Voters are going to the polls in the Netherlands in the first of three crucial eurozone elections this year.
The race is dominated by Prime Minister Mark Rutte’s centre-right party and that of Geert Wilders, running on an anti-immigration platform.
Mr Rutte has said the election is an opportunity for voters to “beat the wrong sort of populism”.
Mr Wilders has pledged to take the Netherlands out of the EU, close all mosques and ban the Koran.
His Freedom Party had been leading in opinion polls but they have since suggested his support may be slipping.
France goes to the polls next month to elect a new president while Germany is due to hold a general election in September.
Wednesday’s election also comes amid a diplomatic spat between the Netherlands and Turkey.
While a populist surge is still possible in the Dutch ballot, a host of other parties could also do well, leaving Dutch politics fragmented, the BBC’s Damian Grammaticas reports from The Hague.
As parliamentary seats are allocated in exact proportion to a party’s vote share and no major party wants to be in a coalition with Mr Wilders, he has little chance of entering government however well he performs, our correspondent says.
In the run-up to the vote, party leaders took part in televised debates, with Mr Rutte and Mr Wilders clashing over how to stem immigration.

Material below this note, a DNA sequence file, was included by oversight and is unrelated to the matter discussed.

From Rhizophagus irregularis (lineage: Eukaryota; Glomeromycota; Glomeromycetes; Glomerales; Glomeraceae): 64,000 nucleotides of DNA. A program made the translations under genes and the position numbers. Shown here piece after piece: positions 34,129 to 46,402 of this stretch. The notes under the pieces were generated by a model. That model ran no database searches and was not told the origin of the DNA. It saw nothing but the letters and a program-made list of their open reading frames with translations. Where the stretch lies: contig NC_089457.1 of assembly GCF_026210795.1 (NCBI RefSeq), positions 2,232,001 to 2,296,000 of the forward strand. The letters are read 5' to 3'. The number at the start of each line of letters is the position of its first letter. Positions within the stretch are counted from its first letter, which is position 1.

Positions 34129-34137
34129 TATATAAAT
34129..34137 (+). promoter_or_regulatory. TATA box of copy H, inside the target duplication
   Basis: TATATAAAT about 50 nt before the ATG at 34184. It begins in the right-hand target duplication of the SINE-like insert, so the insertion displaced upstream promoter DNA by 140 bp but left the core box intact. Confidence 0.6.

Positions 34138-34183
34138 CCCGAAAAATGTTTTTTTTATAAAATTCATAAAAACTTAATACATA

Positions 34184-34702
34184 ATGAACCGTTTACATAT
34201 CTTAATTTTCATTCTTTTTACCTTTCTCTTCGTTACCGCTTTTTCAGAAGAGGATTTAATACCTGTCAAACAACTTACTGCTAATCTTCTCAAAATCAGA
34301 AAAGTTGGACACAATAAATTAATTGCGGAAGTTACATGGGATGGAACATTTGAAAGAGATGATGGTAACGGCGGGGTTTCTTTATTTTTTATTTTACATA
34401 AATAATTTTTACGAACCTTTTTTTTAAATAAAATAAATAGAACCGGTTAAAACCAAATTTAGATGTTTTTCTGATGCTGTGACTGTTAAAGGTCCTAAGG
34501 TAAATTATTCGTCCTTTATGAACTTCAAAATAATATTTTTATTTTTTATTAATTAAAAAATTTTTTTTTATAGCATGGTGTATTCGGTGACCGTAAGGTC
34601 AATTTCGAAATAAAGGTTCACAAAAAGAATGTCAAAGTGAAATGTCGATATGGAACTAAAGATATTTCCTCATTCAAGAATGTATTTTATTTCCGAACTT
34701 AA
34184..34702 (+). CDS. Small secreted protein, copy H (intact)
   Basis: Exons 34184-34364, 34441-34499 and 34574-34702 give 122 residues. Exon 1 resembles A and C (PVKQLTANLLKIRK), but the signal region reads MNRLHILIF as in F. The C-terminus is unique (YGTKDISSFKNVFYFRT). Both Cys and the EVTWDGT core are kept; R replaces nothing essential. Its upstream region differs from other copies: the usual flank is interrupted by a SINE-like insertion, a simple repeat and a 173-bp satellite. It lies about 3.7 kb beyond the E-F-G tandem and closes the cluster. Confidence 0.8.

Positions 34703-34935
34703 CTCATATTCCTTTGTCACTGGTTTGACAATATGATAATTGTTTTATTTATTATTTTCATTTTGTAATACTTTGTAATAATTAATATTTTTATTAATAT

Mr Rutte dismissed Mr Wilders’s plan to close borders and mosques and to ban the Koran as “fake solutions”. Mr Wilders accused Mr Rutte of providing better healthcare for immigrants than for the Dutch themselves.
Lodewijk Asscher of the Labour Party, the junior party in Mr Rutte’s coalition, called Mr Wilders a man of “10,000 angry tweets and no solutions”.
The row with Turkey followed Mr Rutte’s decision to ban two Turkish ministers from addressing rallies in the country. In response, Turkish President Recep Tayyip Erdogan accused the Netherlands of being “Nazi remnants”.
Mr Wilders described protesters who rioted outside the Turkish consulate in Rotterdam at the weekend as “scum”.
One opinion poll suggested that the spat, and the riots in Rotterdam, had given anti-immigrant parties a boost.
Wednesday’s election is expected to be followed by protracted coalition talks.
Analysts say a strong showing for Mr Wilders could foreshadow next month’s presidential election in France, where far-right, anti-EU contender Marine Le Pen has widespread support.
In Germany, another right-wing party, Alternative for Germany, is expected to win seats for the first time in September.